3 – Big Mistakes – March 26, 2011
4 – Introduction – Teaching (Financial Accounting) – January 7, 2010
5 – Need Some Inspiration? – September 13, 2010
6 – What Do You Tell Your Students? – August 19, 2010
7 – The $10 Million Question – January 16, 2011
8 – Lessons From Dilbert – September 28, 2011
9 – 14 Questions to Introduce Present Value – April 10, 2010
10 – An Idea From My Boss – September 2, 2011
Saturday, October 22, 2011
I was out with a number of my friends in Denver. The topic turned to "interviews gone bad". Most of them had been in the field for at least a half-dozen years (and in most cases, twice or more that many). So we've all either been on an interview that (as Terry Pratchett would say) "went pear-shaped") or have heard of one - and in some cases we know stories from either side of the table. After hearing a few stories that made me laugh so hard that I almost wet my trousers, I thought this would make a great topic for a post.
To get the ball rolling, I'll share tow of my favorites (I wasn't personally involved in either, but heard them from one or more of the participants):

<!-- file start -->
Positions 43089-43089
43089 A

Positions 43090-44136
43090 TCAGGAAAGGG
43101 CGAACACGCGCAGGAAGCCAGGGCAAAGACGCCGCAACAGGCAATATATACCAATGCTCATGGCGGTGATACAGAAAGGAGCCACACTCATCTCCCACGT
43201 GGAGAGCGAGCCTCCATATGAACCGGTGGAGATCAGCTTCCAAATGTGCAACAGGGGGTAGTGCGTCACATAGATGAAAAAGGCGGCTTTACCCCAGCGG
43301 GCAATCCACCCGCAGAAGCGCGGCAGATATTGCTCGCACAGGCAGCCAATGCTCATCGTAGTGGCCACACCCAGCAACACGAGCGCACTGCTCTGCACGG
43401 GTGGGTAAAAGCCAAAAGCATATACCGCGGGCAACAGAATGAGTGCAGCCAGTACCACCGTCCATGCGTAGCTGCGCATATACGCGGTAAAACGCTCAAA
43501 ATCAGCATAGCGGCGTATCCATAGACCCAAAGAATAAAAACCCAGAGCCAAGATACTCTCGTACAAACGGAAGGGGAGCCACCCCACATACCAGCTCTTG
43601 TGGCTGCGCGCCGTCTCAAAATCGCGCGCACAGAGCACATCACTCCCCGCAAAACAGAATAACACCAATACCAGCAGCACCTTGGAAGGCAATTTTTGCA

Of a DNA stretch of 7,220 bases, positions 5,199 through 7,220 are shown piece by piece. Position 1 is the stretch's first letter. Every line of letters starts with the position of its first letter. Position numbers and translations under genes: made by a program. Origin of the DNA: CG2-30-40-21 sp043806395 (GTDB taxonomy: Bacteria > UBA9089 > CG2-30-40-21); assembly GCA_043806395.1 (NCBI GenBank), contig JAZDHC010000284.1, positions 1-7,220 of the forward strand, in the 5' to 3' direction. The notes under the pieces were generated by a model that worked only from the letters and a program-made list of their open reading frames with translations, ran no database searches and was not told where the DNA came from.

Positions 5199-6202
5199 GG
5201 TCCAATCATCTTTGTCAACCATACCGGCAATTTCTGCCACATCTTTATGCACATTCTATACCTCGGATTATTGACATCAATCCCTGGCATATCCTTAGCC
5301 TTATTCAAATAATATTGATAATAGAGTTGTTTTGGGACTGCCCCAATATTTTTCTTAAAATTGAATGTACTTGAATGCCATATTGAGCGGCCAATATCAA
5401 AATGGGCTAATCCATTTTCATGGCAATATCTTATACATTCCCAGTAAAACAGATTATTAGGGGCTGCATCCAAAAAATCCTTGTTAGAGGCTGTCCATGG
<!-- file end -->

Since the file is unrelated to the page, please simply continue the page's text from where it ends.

1) Sleeping Walrus University: My friend John (the name has been changed to project the guilty) likes to (over)partake of the fruit of the vine. One night, he overdid it in a major way. His school was interviewing, and unfortunately, they were holding interviews in the room he was sharing with another faculty member. The next morning came around, and he was hung-over, probably still mostly soused, and completely dead to the world (absent dynamite or a crane, he was not to be roused or moved). So, when the first interviewee of the day came in, the other two faculty members mad ethe best of the situation, and conducted the interview with John asleep in the bed, covered up completely by a mound of blankets.